November 2, 2020
- ROI Community
- Member Voices
- ROI Blog
Noa is a brand marketing specialist, an expert in the Future of Work and a community builder, currently serving as head of the Israeli Delegation in Washington, D.C. Until recently, she was Head of Employer Brand and Internal Communication at eBay. Noa is co-founder of a leading job search platform in Israel, “Dana and Noa Make My Career,” a nonprofit startup that strives to democratize career opportunities. With her 10+ years of experience in the tech ecosystem, marketing and HR, Noa is a popular speaker at conferences and events. She has a Master of Liberal Arts from the Hebrew University's Interdisciplinary Honors Program, and is also a graduate of executive programs at MIT and Princeton University. You can find Noa on LinkedIn here.
Let me begin by saying: I am not a morning person. Any time before 7:00 a.m. does not exist for me, and my kids learned at a very young age that the best they can get is a nod towards the remote. At really desperate times they can have my phone.
About a year and a half ago, my youngest son woke up around six, I sleepily handed him my phone, and because most of my apps are password protected, I didn’t think too much about it. We got ready, headed out the door, and the day began. A few hours later, I started to get messages on different platforms saying that my LinkedIn account had been hacked.
Very quickly, I realized that my son had surpassed the password stage, entered my LinkedIn account, wrote a post, published it, and reached a few thousand people in just a few hours. Here is the masterpiece:
All of this is to say: Every time you find yourself wondering, “Do I have time for yet another social network?” Or, “Does my post have the right to be seen?” The answer is always YES!
If a toddler can do it, so can we!
It often seems that in order to manage quality profiles on social media you need to invest a whole lot, but the truth is that what matters most of all is consistency. It’s a bit like practicing yoga—you do your best when you practice every day. The following tips and links are here to help you give your LinkedIn profile a facelift. It takes a little bit of work, but the end result is a profile that works for you.
1. Polish your profile.
Here is a great Cheat Sheet that reviews the various sections of your profile. An excellent profile picture is a must-have. For a quality cover photo, see this website where you can find some very good free sources.
2. Write an informative headline.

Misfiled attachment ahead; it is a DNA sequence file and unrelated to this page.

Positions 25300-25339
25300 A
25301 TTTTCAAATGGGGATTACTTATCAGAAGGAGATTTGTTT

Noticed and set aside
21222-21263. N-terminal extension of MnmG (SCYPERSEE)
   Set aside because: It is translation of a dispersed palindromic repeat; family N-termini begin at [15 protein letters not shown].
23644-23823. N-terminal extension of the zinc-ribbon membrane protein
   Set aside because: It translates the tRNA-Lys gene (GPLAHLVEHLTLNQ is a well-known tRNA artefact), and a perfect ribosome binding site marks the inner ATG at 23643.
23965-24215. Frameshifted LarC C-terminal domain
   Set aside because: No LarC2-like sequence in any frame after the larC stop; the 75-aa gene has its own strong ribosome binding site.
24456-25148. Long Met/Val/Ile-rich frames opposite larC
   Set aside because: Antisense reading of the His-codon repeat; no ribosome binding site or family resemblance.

Unless you actively rewrite your headline, LinkedIn will automatically populate it with your current role. Many times, this doesn’t really represent your whole personal brand or business or talents. By using one of these formulas, you can make sure to bring the full spectrum of your professional experience front and center on your profile.
3. Perfect the art of the summary.
Read 10 LinkedIn Profile Summaries That We Love (And How to Boost Your Own). This article, from LinkedIn’s own blog, is long, but provides excellent examples. Well worth your time.
4. Deftly describe your professional experience.
There is a proven formula suggested by former Google SVP of People Operations. I have talked to many recruiters and there is widespread agreement that this is the best one. The idea is not to stick to general declarations but to provide specific examples.
The formula he introduces is the following:
Accomplished [X] as measured by [Y] by doing [Z]
The article has some great examples of this formula in action.
5. Write posts with meaningful content.
Always post content that adds value. People don’t come to LinkedIn to congratulate their friends for closing an important deal or attending a conference.
You had a work meeting in Switzerland? Great. Include three interesting facts about the company you met with; three negotiation elements you like to use in work discussions that you learned from that mediation course you attended; five things you do before arriving at a meeting with investors; etc.
6. Keep it within the platform.
As with any other social media platform, LinkedIn doesn’t like to send people outside the platform. So, rather than write content in a separate blog, it would be better to copy the content and rewrite it as an article on LinkedIn.
7. Develop a routine.
Some LinkedIn articles gain huge exposure, resulting in an audience of followers, clients, etc. So it’s a good idea to develop a routine of writing on the platform. There are currently more readers than writers on LinkedIn (at least when counting quality writers), so this is the time to build a community of followers! I recommend a weekly post and a monthly article.